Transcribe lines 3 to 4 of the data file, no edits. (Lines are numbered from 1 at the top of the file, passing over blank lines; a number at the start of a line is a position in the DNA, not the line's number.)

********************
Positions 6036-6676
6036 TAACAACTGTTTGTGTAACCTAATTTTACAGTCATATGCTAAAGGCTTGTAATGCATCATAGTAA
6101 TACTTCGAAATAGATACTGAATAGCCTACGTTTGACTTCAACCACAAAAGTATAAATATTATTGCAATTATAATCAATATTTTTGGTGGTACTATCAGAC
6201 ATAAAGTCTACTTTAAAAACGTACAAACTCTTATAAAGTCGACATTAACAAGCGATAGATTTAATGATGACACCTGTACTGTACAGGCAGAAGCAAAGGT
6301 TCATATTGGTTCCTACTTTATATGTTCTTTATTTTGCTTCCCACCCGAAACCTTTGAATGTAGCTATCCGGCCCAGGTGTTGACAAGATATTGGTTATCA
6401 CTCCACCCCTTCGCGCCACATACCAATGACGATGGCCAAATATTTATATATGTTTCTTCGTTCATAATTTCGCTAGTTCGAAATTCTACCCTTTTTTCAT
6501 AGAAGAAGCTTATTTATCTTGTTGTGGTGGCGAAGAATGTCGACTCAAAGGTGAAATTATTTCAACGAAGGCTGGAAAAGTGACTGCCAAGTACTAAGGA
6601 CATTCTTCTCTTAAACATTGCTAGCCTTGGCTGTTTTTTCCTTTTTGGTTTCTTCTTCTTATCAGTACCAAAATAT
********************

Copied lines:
6101 TACTTCGAAATAGATACTGAATAGCCTACGTTTGACTTCAACCACAAAAGTATAAATATTATTGCAATTATAATCAATATTTTTGGTGGTACTATCAGAC
6201 ATAAAGTCTACTTTAAAAACGTACAAACTCTTATAAAGTCGACATTAACAAGCGATAGATTTAATGATGACACCTGTACTGTACAGGCAGAAGCAAAGGT